Michael Showalter’s The Big Sick I’ve been asked which film is the most profound rebuke of Trump’s America. I’ve heard cases made for Get Out, Lady Bird, Wonder Woman, and Darkest Hour — but to me it’s The Big Sick. Here is a film that exposes the lie Trump and his evil band of oppressors want you to believe: that to be Muslim, or even to be associated with it, is to be suspicious, potentially violent, and dangerous. Kumail Nanjiani and Emily V. Gordon tell an immigrant’s story that is quintessentially American — leaving a culture behind but finding ways to blend it into a new bicultural identity. This is the America we are to become. This is the future worth fighting for. The Big Sick is a rebuke of Trump more than any other film this season, but it is also a beacon of hope for those of us who have felt lost in an America we can’t bear. The acting is brilliant across the board, from the two leads, Nanjiani and the adorable Zoe Kazan, to Holly Hunter and Ray Romano, to the comedians with an endless stream of funny, quotable lines like “I would call it shit but that would be an insult to actual shit.” I’ve found myself recommending it to just about everyone I know, from people who don’t need to see it to people who do. It is not just one of the best films of the year, but one of its brightest spots.
Christopher Nolan’s wildly ambitious Dunkirk takes us deep into the famous evacuation of the beaches of Dunkirk where nearly 400,000 soldiers were trapped by Hitler’s relentless armies. For so many, this was a story of the moment Winston Churchill turned the war around to defeat Hitler, but Nolan wants us to see one of the most horrific, demoralizing, but ultimately heroic battles of WWII. Like the best war movies, Dunkirk doesn’t leave much room to breathe as we take to the air, to the sea, and to land and watch the stories unfold simultaneously. Nolan has always been a great visual storyteller and unique among filmmakers in how he toys with expectations. While he tells this story mostly straight, there is always still a little bit of mystery in the narrative.
Joe Wright’s Darkest Hour is the partner film to Dunkirk in that it tells the story of the moment Churchill used his wits to lead the resistance to defeat Hitler. We’ve seen a lot of films about Churchill, but most of them are about the man: his marriages, his diet, his writing. So few are about this pivotal moment in history. This isn’t actually a film about Churchill at all, which is where so many of the film’s critics go wrong. Maybe that’s what they expected it to be. It is, rather, about courage in the face of evil. Who knows where any of us would be had not Churchill seized that exact moment, when everyone else argued for appeasement and negotiation with Hitler. Churchill knew whom they were dealing with before anyone else did. He was stubborn enough and bold enough to convince the government and the people to keep fighting in the face of annihilation. Donald Trump and his idiot brigade recently had the audacity to compare Trump to Churchill, but the fact is that Trump can’t even be compared to Hitler or Putin. Trump is more like King Louis IX. Trump is Baby Huey — a rich, spoiled brat who dodged the draft and can’t stop lying to the people. America is no underdog — even if we are a target for terrorism, that does not make ISIS Hitler and it does not make America, with the mightiest military the human race has ever known, England in WWII. Don’t even utter the two names in the same sentence, if you please. Darkest Hour is a thrill from moment to moment, made all the better if you have an appreciation of Churchill.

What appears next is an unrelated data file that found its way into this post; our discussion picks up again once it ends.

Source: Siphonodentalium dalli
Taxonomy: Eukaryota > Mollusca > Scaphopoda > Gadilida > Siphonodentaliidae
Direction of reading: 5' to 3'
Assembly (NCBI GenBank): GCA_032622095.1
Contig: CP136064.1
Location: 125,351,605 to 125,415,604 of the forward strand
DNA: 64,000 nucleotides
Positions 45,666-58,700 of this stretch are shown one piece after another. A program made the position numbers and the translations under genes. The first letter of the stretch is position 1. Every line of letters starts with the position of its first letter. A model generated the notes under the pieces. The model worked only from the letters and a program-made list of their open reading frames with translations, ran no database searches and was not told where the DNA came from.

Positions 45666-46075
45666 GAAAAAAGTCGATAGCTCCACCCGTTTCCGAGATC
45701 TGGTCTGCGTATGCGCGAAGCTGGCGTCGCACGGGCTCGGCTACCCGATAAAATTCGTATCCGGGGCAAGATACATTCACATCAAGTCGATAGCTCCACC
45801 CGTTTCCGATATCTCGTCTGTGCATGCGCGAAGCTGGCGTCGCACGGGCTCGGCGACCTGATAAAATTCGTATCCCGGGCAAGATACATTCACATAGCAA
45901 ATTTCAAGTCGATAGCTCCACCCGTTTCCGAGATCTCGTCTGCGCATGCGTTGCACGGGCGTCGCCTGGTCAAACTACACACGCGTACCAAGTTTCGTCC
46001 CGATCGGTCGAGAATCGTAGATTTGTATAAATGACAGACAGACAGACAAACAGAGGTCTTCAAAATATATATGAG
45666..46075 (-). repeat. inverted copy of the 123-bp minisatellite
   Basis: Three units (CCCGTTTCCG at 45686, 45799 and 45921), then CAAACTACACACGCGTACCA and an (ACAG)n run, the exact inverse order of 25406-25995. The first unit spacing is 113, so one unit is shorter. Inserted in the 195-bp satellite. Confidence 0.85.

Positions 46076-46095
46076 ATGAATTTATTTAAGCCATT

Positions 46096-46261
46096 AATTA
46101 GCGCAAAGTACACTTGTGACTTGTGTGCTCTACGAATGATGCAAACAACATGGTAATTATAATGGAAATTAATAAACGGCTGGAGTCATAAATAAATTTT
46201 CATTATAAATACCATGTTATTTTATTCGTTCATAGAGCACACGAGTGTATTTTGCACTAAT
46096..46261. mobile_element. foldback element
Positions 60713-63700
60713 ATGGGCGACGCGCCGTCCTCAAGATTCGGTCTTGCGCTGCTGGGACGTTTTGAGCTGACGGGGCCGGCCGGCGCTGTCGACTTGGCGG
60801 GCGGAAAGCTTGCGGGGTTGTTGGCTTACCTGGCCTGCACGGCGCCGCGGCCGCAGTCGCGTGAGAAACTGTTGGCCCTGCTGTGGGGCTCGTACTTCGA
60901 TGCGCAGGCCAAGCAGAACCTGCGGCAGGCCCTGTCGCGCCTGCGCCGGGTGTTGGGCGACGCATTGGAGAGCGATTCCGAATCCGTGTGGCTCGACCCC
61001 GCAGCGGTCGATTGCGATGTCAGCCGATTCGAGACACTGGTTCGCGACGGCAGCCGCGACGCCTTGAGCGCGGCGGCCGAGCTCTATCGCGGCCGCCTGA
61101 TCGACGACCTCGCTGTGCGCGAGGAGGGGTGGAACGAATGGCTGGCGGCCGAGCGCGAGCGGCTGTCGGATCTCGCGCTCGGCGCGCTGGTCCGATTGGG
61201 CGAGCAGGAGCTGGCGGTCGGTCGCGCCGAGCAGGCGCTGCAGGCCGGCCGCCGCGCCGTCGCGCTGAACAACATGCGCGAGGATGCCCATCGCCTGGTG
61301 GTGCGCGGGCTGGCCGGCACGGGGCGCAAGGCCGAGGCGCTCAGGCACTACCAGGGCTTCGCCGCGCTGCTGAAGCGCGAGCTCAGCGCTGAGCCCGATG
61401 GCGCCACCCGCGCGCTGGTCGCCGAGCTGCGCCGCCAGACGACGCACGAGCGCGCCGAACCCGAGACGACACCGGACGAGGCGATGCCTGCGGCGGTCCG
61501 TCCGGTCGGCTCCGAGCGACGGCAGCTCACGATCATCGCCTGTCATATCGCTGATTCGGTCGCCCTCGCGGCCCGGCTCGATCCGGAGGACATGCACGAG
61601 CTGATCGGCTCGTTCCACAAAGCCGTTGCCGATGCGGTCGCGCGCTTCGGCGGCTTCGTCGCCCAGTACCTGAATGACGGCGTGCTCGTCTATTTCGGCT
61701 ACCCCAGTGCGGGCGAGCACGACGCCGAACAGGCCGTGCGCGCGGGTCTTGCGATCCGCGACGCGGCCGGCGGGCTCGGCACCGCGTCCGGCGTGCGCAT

Jordan Peele’s masterful Get Out is, by many accounts, the film of the year. It is worthy of the title for so many reasons, because Peele invented a genre of horror we’ve never seen, because it was made for $5 million and make $175 million at the box office, because it is truth about the black experience in America, not just among the white supremacists, but really everywhere you go. Whatever you try to do, it’s always there, humming beneath the surface. To pretend otherwise, whether you’re black or white, is to not acknowledge the truth. It’s there. It’s always there. Perhaps it will take generations and generations for it to be bred out of us. We’re not there yet. This is a well-acted ensemble top to bottom, starting with Daniel Kaluuya in the lead, but also the brilliant Betty Gabriel, Alison Williams, Catherine Keener, Bradley Whitford, and of course — the scene stealing LilRel Howery. Between this and The Big Sick it’s a great year for former comedians to break into serious storytelling. Get Out is a great movie, and one of the few I saw this year that made me think for a long while about the story I tell myself about the life I live. It’s also just rocking socking great filmmaking.
Darren Aronofsky’s mother! is something I’ve never seen any director do — or certainly not in a few decades anyway, and that is to construct a nightmare where visions take shape in ways that don’t make much sense. mother! could only have come from the unconscious, though it (like so many films in my top ten) does tell the truth about the reality we’re living through. Aronofsky has decided to hand over the job of keeping order to women because men can’t be trusted, because they seek to destroy out of vanity while women want to prevent destruction. It could be that. It could be a hundred other things, but what it is more than anything is pure art. For this, there will always be a seat at my table for mother!.
Patty Jenkins’ Wonder Woman may represent one of the most purely enjoyable cinematic experiences I’ve ever had. How to explain what it was like to sit next to my daughter, whose life has been spent watching movies with me, to see a female superhero take on a battle by herself. Sure, the guy next to me laughed as tears streamed down my face, but so what. They weren’t going take that away, not after the shit year that was 2017. This is by far one of the best films of the year and will only become more apparent in the decades to come. Wonder Woman was a moment when things shifted, like Get Out was a moment, like The Big Sick was a moment. Genre bias will block it from getting its due come awards time but there is no taking away what this movie meant to so many of us.
I’ve written too much already so there isn’t time to go through the rest of the films that are worthy of attention this year, but here are fifteen more:
All the Money in the World
Battle of the Sexes
Beatriz at Dinner
Blade Runner 2049
Call Me By Your Name
Catch Every Wave
The Florida Project
A Ghost Story
Three Billboards Outside Ebbing, Missouri